Corporate greenwashing might be endemic, but plenty of companies don’t actually want to make false claims about their environmental and social credentials. Some want to demonstrate to sceptical consumers that they genuinely walk the talk when it comes to sustainability. Others want to withstand increased scrutiny from investors and other stakeholders.
But all businesses will need to convince regulators and watchdogs. Specifically, they need to ensure their disclosures on environmental and social matters comply with a plethora of sustainability standards and directives. The trouble is, the recent proliferation of rules and regulatory frameworks can be confusing – with acronyms and initialisms that are not so much an alphabet soup as an alphabet monsoon. Step forward GRI, WRI, TCFD, SASB, SFDR, WBCSD, CSRD, WEF, CDSB, CDP, IIRC, VBA and GHG.
Glossaries and guides can help businesses decipher the new regulatory frameworks, but sometimes the best way to avoid feeling overwhelmed by it all is to understand the context rather than the minute detail. What exactly are all these standards seeking to do? Why are there so many of them? How do they fit together? And why do they all have such confusing names? Seeing the bigger picture can give businesspeople the confidence to start properly addressing their own compliance as voluntary sustainability reporting evolves into mandatory disclosures.
Businesses often bemoan regulations as so much cumbersome red tape. So, the first step is to understand how these new standards and frameworks can be helpful for businesses rather than a hindrance. Plenty of companies that don’t want to be greenwashing might welcome greater regulation over environmental, social and governance (ESG) factors because it can offer clarity and level the playing field. If everyone must adhere to the same standards and definitions, there’s less scope for some companies to gain an unfair advantage over those that are genuinely investing effort and money into being more sustainable.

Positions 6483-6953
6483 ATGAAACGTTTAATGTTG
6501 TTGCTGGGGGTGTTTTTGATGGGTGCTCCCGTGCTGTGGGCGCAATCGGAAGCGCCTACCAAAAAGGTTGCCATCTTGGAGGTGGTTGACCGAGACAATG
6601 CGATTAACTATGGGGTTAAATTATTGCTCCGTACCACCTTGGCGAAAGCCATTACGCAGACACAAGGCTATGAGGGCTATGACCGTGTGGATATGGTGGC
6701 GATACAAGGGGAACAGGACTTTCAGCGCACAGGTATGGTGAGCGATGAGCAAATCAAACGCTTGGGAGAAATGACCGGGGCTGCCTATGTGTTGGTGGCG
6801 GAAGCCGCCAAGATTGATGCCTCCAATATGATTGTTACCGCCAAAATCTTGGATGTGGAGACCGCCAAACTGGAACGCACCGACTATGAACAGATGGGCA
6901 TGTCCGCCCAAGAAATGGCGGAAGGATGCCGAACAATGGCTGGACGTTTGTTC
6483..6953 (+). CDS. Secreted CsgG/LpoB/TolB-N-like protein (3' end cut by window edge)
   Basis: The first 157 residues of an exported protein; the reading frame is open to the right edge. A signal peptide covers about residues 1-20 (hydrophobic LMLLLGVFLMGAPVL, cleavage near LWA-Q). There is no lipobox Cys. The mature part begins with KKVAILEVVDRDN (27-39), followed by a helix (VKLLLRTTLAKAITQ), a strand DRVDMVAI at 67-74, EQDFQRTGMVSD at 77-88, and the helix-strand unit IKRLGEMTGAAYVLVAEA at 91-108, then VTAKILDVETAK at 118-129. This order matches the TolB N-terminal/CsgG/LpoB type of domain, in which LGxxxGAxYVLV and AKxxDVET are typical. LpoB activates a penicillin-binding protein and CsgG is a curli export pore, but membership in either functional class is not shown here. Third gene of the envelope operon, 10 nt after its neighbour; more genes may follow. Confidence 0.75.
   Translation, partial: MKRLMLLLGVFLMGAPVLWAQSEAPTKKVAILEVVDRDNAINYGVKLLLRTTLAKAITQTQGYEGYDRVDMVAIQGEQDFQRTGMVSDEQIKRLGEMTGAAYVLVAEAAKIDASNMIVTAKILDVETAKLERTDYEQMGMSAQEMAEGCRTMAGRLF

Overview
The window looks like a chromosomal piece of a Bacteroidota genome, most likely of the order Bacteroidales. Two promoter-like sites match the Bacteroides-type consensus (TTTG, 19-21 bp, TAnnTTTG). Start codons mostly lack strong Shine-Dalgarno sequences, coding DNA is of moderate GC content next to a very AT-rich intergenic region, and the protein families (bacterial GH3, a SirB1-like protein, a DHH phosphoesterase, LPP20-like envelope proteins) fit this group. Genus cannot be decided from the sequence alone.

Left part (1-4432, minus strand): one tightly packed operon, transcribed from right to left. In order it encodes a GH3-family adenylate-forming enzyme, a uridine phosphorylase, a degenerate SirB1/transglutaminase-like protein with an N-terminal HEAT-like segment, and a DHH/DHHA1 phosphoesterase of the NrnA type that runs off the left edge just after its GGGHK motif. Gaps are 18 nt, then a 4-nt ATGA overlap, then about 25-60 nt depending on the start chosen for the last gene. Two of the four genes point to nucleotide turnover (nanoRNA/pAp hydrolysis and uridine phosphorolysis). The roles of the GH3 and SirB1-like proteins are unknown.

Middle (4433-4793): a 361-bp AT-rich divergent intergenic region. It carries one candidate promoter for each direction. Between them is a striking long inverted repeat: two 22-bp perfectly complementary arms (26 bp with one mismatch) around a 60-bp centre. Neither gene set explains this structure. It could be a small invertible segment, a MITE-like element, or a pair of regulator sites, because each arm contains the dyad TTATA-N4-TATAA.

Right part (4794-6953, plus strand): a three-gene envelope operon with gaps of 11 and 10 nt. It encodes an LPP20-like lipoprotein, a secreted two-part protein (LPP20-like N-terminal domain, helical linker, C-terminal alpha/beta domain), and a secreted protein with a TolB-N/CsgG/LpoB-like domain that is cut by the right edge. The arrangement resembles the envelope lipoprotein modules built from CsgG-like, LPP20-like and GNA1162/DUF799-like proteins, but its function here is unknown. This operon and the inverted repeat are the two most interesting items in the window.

Common standards and reporting frameworks can also help other stakeholders assess and compare different businesses. Customers, employees, and investors have all come to expect companies to face up to today’s environmental and social challenges, and gauging their relative performance requires common yardsticks.
But of course, if comparability is so crucial, then why the plethora of different standards, bodies, and acronyms? Well, for one thing, assessing companies’ performance against environmental and social criteria is still relatively new – and the novelty isn’t simply about responding to market trends, but a planetary emergency. The sheer urgency of the climate crisis and the transition to a clean energy economy means standards and regulations have had to be drawn up at speed, and there hasn’t always been time for greater coordination between different jurisdictions and oversight bodies. Standards are still evolving. Some are only just being introduced. In March, the US Securities and Exchange Commission unveiled its own Climate disclosure proposal, which would expand US public company reporting rules to include climate-related disclosures in company filings. The EU’s Corporate sustainability reporting directive (CSRD) only came into (partial) effect in January.
However, once upon a time there were myriad national accounting standards for financial reporting before they broadly converged into today’s widely-used Generally Accepted Accounting Principles (GAAP) and International Financial Reporting Standards (IFRS) frameworks. So businesses need not despair at the deluge of ESG standards and acronyms – globalised investment and trade makes some convergence very likely. Indeed, during last November’s COP26, the IFRS Foundation – which has been instrumental in the standardisation of financial reporting – announced the formation of an International Sustainability Standards Board (ISSB) for sustainability reporting.